Theology by the Glass: ‘Aftermusings’

theologybytheglass.jpg This week saw the start of the summer series of Theology by the glass, now meeting at Confusion Corner Bar and Grill, just around the corner (sort of) from our most famous street sign. Our first conversation of the season began with a CBC podcast of The Age of Persuasion where Terry O’Reilly discusses church marketing and related matters.

In Which I title my Post like Sarah Bessey Does

blog-text.jpg Because I enjoy Sara’s posts, even if she’s no longer putting them on Missional Tribe… because it’s about the voice first, and hers should be heard. But that’s incidental.

It won’t take an overly astute blog-reader to notice I’ve done something in the past month that I haven’t done in my last 4½ years of blogging here… I have –gasp– skipped posting some days. In a way that’s been good for me, since I had been feeling pressure to keep the streak going unbroken. 4½ years is good enough though… I really have nothing to prove in that regard — though it does beat my old record (in the technology sector) by a year, so with the break, that’s like 8 years of daily posting. No wonder I needed a break this past month. Now I don’t feel the pressure to post something no matter what each day, though I do feel I should have said more over the past month. There was a major Emergent-ing conference that everyone blogged about that I wanted to make some comment upon, and there was a gender-related kerfuffle recently that I almost said something about. Too bad I didn’t, but on the other hand, maybe that’s a good thing. I only tend to get myself in trouble.

Bear the Cross or Be the Cross

dreamcatcher.jpg A week or so ago I had one of those waking dreams where you’re not completely asleep but you’re certainly not awake yet. I was in a meeting with an unlikely assortment of people, and we were going around the room with everyone offering an opinion on something-or-other to do with the church and its nature… what exactly, I don’t recall. Dreams are like that. Anyway, I was the last to speak, and it seemed that I was somewhat at odds with some of the people in the group. This, of course, is nothing new to me. The strange part is what I said — I forget most of it, but it played off some things that others had said and then drew a conclusion that stuck with me, plus a further explanation that did not. I remember thinking how profound it was and that I’d have to remember it when I woke up so I could write it down. This, as you know, is a sure sign you’re about to forget some part of your dream.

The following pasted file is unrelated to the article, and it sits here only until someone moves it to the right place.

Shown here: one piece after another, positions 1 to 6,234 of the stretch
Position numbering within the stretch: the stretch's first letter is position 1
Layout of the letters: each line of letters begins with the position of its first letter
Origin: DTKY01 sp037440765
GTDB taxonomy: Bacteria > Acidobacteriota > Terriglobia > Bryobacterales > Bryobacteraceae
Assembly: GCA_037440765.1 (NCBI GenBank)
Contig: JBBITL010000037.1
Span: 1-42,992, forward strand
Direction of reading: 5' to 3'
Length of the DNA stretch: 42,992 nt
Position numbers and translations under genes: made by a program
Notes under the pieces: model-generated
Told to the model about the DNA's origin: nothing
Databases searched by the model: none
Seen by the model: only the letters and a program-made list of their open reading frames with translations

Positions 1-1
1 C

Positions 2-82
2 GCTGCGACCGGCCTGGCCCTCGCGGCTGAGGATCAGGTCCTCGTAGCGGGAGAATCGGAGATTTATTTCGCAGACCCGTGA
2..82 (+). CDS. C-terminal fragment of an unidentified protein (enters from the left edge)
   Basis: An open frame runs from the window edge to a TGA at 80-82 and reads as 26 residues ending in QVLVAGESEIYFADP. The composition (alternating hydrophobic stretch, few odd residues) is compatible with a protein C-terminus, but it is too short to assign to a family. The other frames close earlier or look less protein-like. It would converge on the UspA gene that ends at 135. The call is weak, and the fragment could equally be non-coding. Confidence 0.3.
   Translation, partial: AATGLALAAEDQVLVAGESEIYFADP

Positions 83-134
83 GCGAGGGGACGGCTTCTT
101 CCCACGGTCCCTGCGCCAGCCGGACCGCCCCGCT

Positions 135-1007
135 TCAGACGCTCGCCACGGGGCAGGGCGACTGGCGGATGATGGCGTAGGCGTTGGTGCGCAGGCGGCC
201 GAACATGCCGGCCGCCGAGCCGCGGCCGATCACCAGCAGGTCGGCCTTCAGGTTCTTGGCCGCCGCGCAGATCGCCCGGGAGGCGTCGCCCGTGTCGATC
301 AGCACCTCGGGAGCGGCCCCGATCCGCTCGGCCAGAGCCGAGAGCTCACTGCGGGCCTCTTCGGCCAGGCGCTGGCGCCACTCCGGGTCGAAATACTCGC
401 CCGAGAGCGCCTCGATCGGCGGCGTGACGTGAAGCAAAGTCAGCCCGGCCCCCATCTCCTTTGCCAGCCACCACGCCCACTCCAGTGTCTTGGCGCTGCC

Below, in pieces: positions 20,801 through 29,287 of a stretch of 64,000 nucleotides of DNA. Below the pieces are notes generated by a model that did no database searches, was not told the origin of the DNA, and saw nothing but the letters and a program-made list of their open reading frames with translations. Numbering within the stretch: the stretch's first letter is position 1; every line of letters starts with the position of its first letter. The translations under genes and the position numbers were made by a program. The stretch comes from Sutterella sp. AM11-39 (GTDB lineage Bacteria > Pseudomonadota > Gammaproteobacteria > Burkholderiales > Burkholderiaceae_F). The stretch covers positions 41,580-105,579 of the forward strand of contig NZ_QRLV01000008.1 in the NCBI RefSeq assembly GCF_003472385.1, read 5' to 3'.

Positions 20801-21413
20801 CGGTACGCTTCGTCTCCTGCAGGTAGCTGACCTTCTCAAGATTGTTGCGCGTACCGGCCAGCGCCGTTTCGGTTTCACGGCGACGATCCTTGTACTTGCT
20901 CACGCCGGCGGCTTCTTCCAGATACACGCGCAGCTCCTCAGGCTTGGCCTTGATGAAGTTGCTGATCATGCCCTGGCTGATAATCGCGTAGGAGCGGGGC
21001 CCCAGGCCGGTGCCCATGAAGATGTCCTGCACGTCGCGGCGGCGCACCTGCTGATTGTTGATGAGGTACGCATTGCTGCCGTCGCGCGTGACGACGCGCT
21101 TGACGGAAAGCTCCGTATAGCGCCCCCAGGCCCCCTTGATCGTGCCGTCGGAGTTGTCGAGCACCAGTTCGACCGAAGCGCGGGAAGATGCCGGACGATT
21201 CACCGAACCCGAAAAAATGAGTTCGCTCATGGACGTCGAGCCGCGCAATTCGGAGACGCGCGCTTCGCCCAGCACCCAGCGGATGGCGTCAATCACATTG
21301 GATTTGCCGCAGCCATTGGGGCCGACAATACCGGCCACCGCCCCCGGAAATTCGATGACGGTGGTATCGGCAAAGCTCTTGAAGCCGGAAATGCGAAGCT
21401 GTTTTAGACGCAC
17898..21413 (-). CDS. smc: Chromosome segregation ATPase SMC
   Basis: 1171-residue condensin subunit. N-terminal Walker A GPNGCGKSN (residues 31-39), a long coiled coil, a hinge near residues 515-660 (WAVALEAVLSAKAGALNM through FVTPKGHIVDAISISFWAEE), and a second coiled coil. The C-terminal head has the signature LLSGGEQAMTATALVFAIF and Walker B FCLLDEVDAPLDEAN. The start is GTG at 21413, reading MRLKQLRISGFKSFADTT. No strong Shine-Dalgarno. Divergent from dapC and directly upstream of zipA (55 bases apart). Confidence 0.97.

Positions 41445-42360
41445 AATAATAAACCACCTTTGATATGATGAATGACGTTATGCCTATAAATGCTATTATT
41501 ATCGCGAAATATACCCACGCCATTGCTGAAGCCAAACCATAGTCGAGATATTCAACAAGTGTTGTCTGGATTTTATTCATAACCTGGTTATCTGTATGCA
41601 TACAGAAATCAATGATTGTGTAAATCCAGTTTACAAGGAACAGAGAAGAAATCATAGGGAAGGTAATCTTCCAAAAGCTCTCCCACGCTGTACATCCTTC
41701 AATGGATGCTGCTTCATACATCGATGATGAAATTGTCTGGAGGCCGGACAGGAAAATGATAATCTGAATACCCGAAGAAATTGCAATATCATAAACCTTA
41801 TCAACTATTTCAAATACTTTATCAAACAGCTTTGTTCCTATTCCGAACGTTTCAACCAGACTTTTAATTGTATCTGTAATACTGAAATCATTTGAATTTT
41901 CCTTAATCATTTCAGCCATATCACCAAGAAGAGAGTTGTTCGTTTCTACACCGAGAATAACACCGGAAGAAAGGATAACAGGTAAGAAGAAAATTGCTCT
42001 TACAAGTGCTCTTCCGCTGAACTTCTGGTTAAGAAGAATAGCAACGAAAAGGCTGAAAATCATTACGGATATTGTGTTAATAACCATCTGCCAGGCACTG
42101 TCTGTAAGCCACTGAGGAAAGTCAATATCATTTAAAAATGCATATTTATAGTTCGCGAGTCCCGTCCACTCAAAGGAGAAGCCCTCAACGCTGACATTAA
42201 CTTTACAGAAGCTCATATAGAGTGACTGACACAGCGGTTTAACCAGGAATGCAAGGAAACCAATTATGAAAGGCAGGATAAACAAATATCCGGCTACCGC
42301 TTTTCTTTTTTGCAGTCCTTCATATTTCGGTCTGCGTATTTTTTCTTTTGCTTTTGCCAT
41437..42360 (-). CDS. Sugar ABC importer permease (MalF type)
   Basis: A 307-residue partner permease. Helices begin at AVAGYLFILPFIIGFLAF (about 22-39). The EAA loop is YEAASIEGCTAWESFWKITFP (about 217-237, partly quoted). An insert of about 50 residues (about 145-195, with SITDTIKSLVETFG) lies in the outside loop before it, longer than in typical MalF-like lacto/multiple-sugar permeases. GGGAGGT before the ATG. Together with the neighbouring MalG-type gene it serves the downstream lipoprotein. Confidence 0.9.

Recommending & Monitoring CLB Changes

church_steeple.jpg Warning: the following post is an April Fool’s post… it isn’t true. Unfortunately, many who originally read it hoped so much that it were so that the realization it was fake was a rather strong letdown. For that, I’m sorry. Others, of course, found it quite funny.

Early Thoughts on a Missional Renaissance

missional-renaissance.jpg Monday morning after logging my menu selection and discussing Bosnia with my waitress, I began to dig into Reggie McNeal’s Missional Renaissance: Changing the Scorecard for the Church. I’ve not had much time with it this week, so I’ve only ingested the introduction and chapter one… but I found myself jotting down an inordinate number of notes and quotes for so brief a sample, and yesterday when I tweeted “Those who miss the missional renaissance will find themselves rendered irrelevant to the movement of God in the world. — Reggie McNeal” it proved to be good retweet material. (Paraphrased from p.17 for the sake of a 140-character limit.)

Groundhog Musings

groundhog-day.jpg I’m sitting with a fine glass of of Unibroue 17, a special edition celebrating the 17th anniversary of the brewery. Turns out it’s a fairly nice Belgian-style strong ale (10% alc.), sweet with fruity dark cherry overtones and a dry lingering finish. Rich, the kind of beer that you can slowly nurse for an extended period of time. unibroue-17 I picked it up a while ago when I really wanted a Chimay Red, but the price was a little steep. Now Chimay is a very fine Belgian ale from a Trappist brewery. Proceeds from the sale of the beer go to the monastery, but so much of the price when it gets to me is transport and taxes.

Depression & Words of Hope

boat-in-storm.jpg On Sunday I posted a hymn that begged a comment about depression based on what seemed a simplistic response to a complex issue. Last night I attended a conversation about depression at my local liturgical hangout where a group of us began to explore the topic of depression and what it means to be a community that is a welcoming place to those who struggle with depression or other mental illness (hit the preceding ‘conversation’ link for a recap).